A Postcard from Paris

Bonjour!  As some of you may know, I am spending the Month of January in Paris.  This means that I am not taking new clients or doing any personal shopping work while I am here.  I will however be stopping by to post fun stories, interesting things I have found, and all sorts of clichéd observations about french fashion.  

I’ve been here a week, and have mostly been doing more touristy stuff, so I don’t feel truly qualified to make any sweeping statements about french style, or the french in general, but here are a few things I have noticed so far.

French style is about fit, not about fashion.  All of the impossibly chic Parisians you see usually aren’t being terribly avant-garde or trendy, they are wearing simple clothes that fit well.  This is something Americans are terrible about.  Clothing that you buy off the rack rarely fits perfectly, it needs to be tailored to fit your body.  The simplest pieces can have a transformative power when they fit your body.  A white dress shirt on a man, properly tailored so it doesn’t bulge in the back, can make him look like he just stepped out of a magazine.  Since it is winter, everyone on the street has been bundled up in coats and scarves, so there haven’t been a lot of opportunities for street style spotting.  However, everyone’s coats fit them, people still have waist lines, the shoulders aren’t too bulky or too small, and the sleeves are long enough.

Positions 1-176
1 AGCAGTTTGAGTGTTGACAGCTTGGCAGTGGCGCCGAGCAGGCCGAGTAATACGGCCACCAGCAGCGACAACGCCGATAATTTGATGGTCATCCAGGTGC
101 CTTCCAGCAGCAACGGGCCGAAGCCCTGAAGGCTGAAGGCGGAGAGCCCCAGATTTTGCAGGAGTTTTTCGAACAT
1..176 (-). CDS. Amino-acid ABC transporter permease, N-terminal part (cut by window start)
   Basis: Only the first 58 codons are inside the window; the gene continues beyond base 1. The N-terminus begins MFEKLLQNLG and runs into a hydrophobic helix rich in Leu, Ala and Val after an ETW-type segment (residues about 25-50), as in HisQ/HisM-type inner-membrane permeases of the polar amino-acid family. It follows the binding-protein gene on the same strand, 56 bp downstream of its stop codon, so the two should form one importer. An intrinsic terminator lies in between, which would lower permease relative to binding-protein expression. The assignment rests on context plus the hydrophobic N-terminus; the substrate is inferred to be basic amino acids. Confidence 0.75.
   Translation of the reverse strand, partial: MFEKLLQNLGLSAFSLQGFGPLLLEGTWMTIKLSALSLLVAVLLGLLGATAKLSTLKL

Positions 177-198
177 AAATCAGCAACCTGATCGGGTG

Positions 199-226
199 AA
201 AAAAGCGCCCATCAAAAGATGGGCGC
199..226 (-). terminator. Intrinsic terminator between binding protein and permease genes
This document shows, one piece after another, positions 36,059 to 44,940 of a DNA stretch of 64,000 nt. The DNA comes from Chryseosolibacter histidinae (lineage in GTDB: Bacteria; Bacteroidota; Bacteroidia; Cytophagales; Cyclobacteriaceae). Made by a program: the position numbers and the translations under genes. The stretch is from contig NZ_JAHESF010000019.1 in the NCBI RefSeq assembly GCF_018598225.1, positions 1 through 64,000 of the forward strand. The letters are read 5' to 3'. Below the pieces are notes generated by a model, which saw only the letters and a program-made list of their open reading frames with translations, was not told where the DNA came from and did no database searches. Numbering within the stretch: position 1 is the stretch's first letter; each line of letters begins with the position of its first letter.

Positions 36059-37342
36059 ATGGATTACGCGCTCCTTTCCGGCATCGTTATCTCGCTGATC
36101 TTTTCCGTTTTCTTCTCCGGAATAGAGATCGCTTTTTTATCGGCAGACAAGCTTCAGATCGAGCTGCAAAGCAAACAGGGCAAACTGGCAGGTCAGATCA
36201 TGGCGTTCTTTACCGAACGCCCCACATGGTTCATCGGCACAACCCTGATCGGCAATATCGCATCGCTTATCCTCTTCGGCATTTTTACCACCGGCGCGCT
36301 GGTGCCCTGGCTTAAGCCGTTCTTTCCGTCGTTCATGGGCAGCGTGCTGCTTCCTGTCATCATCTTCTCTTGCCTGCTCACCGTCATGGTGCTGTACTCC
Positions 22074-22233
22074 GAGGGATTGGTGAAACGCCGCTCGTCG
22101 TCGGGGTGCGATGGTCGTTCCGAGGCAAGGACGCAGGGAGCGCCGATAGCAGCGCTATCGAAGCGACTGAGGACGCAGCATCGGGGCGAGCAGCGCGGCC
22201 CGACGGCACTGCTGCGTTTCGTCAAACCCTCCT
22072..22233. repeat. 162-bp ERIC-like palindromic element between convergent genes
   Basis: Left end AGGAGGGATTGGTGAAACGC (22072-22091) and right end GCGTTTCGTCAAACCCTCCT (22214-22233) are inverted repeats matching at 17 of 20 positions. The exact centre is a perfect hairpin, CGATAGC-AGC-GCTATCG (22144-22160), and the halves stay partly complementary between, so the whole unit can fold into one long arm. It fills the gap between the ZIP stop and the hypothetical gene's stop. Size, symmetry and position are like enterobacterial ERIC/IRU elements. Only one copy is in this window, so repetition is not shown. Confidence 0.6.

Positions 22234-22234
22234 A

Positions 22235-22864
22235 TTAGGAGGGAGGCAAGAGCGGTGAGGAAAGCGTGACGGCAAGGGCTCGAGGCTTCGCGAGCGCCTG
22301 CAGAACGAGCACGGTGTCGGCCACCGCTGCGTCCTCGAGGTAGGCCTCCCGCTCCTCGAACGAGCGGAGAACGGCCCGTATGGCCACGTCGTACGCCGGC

French people do more with less.  Parisian apartments are tiny, and most of them do not even have closets.  There is no room to store superfluous clothing, or hang onto things that don’t work.  Thus, less temptation to buy into trends or spend money you don’t have on mediocre things.  Where would you put it?  As a bit of a fashion hoarder myself, this has been an interesting revelation.  I’m not sure when I get back I could pare my closet down to Parisian proportions, but there are definitely a few things I could let go of.

Souvenirs are the same everywhere. It’s all the same crap, just in different shapes.  Eiffel Tower keychains in Paris, Statue of Liberty keychains in New York, Space Needle keychains in Seattle; it’s all the same worthless crap, and it’s all made in China.  No one needs this stuff, so skip it.  Save room in your suitcase and in your budget for things you or someone else might actually enjoy.


I’ll be checking in periodically to expand on these thoughts and to post updates on my adventures and musings.

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